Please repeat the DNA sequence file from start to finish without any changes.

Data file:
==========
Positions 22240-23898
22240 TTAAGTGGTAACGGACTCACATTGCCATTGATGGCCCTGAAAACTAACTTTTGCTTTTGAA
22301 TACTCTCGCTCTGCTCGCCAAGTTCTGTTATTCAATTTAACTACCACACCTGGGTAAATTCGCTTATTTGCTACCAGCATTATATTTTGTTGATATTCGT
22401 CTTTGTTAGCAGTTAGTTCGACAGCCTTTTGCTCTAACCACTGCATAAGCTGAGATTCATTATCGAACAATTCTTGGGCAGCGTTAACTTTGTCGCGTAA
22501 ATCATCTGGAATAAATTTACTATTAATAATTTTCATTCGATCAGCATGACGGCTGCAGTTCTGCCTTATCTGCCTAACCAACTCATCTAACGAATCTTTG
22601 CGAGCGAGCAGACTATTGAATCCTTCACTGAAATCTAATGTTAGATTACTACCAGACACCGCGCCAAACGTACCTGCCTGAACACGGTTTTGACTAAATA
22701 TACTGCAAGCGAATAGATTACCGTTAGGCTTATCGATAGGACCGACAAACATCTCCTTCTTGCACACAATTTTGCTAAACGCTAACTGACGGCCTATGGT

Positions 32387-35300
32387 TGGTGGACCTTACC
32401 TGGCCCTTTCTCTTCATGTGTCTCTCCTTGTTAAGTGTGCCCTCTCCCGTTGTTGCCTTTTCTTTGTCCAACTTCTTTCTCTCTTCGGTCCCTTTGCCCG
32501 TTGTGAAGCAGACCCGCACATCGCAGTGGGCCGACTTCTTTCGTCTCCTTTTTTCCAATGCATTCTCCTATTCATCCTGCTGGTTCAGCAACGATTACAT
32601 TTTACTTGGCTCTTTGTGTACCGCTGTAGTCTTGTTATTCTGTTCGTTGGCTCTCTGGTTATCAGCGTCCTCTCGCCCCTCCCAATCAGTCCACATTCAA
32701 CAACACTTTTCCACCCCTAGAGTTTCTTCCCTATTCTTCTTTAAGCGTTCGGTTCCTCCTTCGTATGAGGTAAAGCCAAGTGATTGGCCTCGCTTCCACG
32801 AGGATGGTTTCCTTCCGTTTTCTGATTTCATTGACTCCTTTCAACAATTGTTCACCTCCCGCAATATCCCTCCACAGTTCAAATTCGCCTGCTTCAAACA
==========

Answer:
Positions 22240-23898
22240 TTAAGTGGTAACGGACTCACATTGCCATTGATGGCCCTGAAAACTAACTTTTGCTTTTGAA
22301 TACTCTCGCTCTGCTCGCCAAGTTCTGTTATTCAATTTAACTACCACACCTGGGTAAATTCGCTTATTTGCTACCAGCATTATATTTTGTTGATATTCGT
22401 CTTTGTTAGCAGTTAGTTCGACAGCCTTTTGCTCTAACCACTGCATAAGCTGAGATTCATTATCGAACAATTCTTGGGCAGCGTTAACTTTGTCGCGTAA
22501 ATCATCTGGAATAAATTTACTATTAATAATTTTCATTCGATCAGCATGACGGCTGCAGTTCTGCCTTATCTGCCTAACCAACTCATCTAACGAATCTTTG
22601 CGAGCGAGCAGACTATTGAATCCTTCACTGAAATCTAATGTTAGATTACTACCAGACACCGCGCCAAACGTACCTGCCTGAACACGGTTTTGACTAAATA
22701 TACTGCAAGCGAATAGATTACCGTTAGGCTTATCGATAGGACCGACAAACATCTCCTTCTTGCACACAATTTTGCTAAACGCTAACTGACGGCCTATGGT

Positions 32387-35300
32387 TGGTGGACCTTACC
32401 TGGCCCTTTCTCTTCATGTGTCTCTCCTTGTTAAGTGTGCCCTCTCCCGTTGTTGCCTTTTCTTTGTCCAACTTCTTTCTCTCTTCGGTCCCTTTGCCCG
32501 TTGTGAAGCAGACCCGCACATCGCAGTGGGCCGACTTCTTTCGTCTCCTTTTTTCCAATGCATTCTCCTATTCATCCTGCTGGTTCAGCAACGATTACAT
32601 TTTACTTGGCTCTTTGTGTACCGCTGTAGTCTTGTTATTCTGTTCGTTGGCTCTCTGGTTATCAGCGTCCTCTCGCCCCTCCCAATCAGTCCACATTCAA
32701 CAACACTTTTCCACCCCTAGAGTTTCTTCCCTATTCTTCTTTAAGCGTTCGGTTCCTCCTTCGTATGAGGTAAAGCCAAGTGATTGGCCTCGCTTCCACG
32801 AGGATGGTTTCCTTCCGTTTTCTGATTTCATTGACTCCTTTCAACAATTGTTCACCTCCCGCAATATCCCTCCACAGTTCAAATTCGCCTGCTTCAAACA